I don't think HSS is the right approach for this. (I'm rephrasing some notes from earlier comments I made that maybe deserve to be a proper answer.)
Basically, the flash sync speed is the fastest duration for which the whole sensor is exposed with a focal plane shutter (as found in modern dSLRs). At higher shutter speeds, a slit made between the first and trailing shutter curtains moves across the sensor, exposing only part of it at a time. This is usually quick enough to not cause weirdness, but a flash pulse is even shorter. That means that without HSS, only the part of the frame exposed when the flash fires will be properly lit. Outside of that band, you'll get underexposure.
Leaving aside flash for a second, If your subject is moving very rapidly, the moving object may in fact become distorted, because the entire frame isn't moving at once. The Wikipedia article on shutter speed has an example of this effect on helicopter blades.
So, while high shutter speeds can freeze motion, with a focal plane
shutter, they may do it oddly. It's better to use a fast flash pulse to expose the whole frame at once.
HSS works with fast shutter speeds by pulsing very rapidly over a longer period of time, effectively emulating a continuous light. (And, importantly, this reduces the available power. More on that a few paragraphs below.) With fast-moving subjects, though, the fact that the HSS light isn't really continuous may, as Joanne C points out, be causing a multiple-exposure strobe effect.
But even not taking that into consideration, unless ambient light is overpowering, HSS does not allow you to shorten the effective duration of an exposure.
Normally with flash, shutter speed has only an insignificant effect on exposure, because the flash pulse is so short and so bright relative to the ambient light. If your flash pulse lasts for ¹⁄₁₀,₀₀₀th of a second, it doesn't matter if the shutter is open for ¹⁄₃₀0th or ¹⁄₁₈₀th of a second around that pulse — only the flash duration will have any noticeable effect. (Unless the ambient light is very, very strong.)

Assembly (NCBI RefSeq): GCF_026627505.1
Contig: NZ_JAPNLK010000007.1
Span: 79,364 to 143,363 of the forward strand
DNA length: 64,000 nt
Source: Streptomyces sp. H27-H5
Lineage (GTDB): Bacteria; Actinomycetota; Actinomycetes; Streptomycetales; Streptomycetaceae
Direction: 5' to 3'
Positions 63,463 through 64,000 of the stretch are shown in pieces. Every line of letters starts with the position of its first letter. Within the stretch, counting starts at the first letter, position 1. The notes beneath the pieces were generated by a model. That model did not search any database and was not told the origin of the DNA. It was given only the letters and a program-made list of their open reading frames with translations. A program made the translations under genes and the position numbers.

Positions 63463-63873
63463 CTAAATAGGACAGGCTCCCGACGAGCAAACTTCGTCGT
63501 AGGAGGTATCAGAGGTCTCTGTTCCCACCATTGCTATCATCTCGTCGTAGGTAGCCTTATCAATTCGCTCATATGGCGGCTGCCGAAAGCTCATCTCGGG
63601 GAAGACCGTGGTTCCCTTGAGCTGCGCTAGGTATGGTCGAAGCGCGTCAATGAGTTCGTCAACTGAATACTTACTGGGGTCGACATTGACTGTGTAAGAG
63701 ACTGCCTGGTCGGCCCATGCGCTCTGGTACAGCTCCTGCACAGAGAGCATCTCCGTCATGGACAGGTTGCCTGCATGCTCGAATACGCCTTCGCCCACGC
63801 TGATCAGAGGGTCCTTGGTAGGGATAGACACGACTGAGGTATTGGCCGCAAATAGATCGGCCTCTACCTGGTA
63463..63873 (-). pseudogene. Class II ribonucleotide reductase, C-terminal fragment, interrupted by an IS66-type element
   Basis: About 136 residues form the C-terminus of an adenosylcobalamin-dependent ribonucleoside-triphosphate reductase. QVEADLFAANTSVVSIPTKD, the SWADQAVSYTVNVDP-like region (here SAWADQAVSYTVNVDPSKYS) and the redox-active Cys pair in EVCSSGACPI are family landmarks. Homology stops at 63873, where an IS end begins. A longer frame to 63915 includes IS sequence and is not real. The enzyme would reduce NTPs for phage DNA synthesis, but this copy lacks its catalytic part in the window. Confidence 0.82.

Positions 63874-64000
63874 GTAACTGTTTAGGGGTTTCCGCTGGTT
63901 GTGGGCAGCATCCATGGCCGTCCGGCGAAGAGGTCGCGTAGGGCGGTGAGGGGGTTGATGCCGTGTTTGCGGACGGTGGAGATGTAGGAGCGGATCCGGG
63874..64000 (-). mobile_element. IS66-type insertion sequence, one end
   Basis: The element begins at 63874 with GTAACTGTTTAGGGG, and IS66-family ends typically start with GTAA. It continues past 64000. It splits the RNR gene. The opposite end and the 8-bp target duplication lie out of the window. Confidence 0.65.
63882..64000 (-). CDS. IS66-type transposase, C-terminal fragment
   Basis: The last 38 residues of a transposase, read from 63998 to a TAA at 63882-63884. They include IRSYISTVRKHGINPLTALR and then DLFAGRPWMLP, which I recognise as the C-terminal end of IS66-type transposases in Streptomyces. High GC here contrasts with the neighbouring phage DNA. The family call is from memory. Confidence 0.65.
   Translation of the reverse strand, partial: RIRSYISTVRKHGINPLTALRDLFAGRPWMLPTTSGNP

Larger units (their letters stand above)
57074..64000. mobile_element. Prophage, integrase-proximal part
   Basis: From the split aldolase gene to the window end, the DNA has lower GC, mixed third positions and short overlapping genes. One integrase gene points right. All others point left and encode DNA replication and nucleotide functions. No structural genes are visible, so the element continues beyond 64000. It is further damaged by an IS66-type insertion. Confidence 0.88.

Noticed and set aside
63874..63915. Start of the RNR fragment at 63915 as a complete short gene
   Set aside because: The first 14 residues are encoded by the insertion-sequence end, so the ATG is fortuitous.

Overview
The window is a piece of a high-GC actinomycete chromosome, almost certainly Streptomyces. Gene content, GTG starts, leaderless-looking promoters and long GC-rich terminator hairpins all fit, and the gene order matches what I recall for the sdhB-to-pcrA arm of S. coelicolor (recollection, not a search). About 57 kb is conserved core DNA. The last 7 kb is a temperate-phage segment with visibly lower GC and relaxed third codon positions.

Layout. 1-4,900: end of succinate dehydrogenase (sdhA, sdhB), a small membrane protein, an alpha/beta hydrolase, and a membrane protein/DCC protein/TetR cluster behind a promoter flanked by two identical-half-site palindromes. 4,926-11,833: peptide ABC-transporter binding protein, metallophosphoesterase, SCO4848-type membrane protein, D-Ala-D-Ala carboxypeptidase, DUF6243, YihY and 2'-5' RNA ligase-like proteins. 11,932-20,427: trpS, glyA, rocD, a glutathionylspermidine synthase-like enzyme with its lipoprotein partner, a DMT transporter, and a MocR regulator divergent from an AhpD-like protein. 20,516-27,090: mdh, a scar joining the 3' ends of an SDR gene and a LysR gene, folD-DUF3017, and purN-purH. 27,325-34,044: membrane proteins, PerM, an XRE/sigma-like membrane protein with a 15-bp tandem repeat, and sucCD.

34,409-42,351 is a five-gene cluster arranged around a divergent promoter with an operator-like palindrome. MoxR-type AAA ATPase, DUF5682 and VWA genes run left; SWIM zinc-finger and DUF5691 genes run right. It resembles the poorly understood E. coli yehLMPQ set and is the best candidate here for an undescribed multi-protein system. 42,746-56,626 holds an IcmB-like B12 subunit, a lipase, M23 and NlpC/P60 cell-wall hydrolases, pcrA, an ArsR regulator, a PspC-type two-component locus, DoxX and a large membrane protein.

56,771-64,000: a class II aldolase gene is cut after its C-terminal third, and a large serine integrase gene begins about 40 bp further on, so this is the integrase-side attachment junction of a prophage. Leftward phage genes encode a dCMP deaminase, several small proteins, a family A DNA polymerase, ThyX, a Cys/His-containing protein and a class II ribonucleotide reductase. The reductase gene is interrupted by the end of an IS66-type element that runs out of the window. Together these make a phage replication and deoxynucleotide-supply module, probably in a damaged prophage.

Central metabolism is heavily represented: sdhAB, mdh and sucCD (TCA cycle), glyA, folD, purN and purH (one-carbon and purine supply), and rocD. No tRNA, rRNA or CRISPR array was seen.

HSS changes this, basically back to the way it is without a flash. Since the light is on for the whole duration of the exposure, shutter speed determines both your motion-stopping ability and reduces the power available from the flash.
So, why is this all important?
Primarily: the fastest shutter speed on your Canon 1000D is ¹⁄₄₀₀₀th of second, whereas at the lowest (non-HSS) power, the flash duration for your 430EX is about three times faster. Canon does not publish the specs, unfortunately, but this is typical for T.1 duration of this class of flash. (Since it's a steep curve, it's hard to decide exactly when it's meaningful to start and stop measuring — T.1 is the most useful standard, but T.5 numbers are usually quoted. This tangent is probably a whole separate question!)
Anyway, the point is: if you want to freeze motion beyond ¹⁄₄₀₀₀th of a second, you need to use a flash strobe (at reduced power). If there's too much ambient light to do that, you're pretty much stuck — but HSS won't really help any.
Let me go ahead and show this with some numbers:
At a normal-lens (50mm-e) field of view, your flash has a guide number of 34 meters — a decent amount of power. But just turning on HSS reduces this to 17. Since flash power is relative to GN squared, that means just using HSS has cut the flash's output level by two stops. Assuming aperture and ISO where already where you want them, you have to increase the shutter duration four times. This is clearly counter-productive to the goal of freezing motion.
But, it's worse than that! That guide number of 17 is only for a HSS flash duration matching a shutter speed of ¹⁄₂₅₀th. As you go faster than that, you cut out more and more of the "continuous" HSS light, reducing power further. By the time you get to ¹⁄₄₀₀₀th of a second, you're looking at a guide number of about 4! This is something like a tenth the power you'd get from using the camera's built-in pop-up flash, and _about what you'd get with your 430EX at its lowest manual setting of ¹⁄₆₄ power — which, again, gives a flash pulse about 3× faster than your fastest shutter speed.
So: that's a really long way of saying using HSS is not working in your favor.
If the ambient light is really strong and you need fill light in combination with a fast shutter speed for proper exposure, then HSS can be very useful.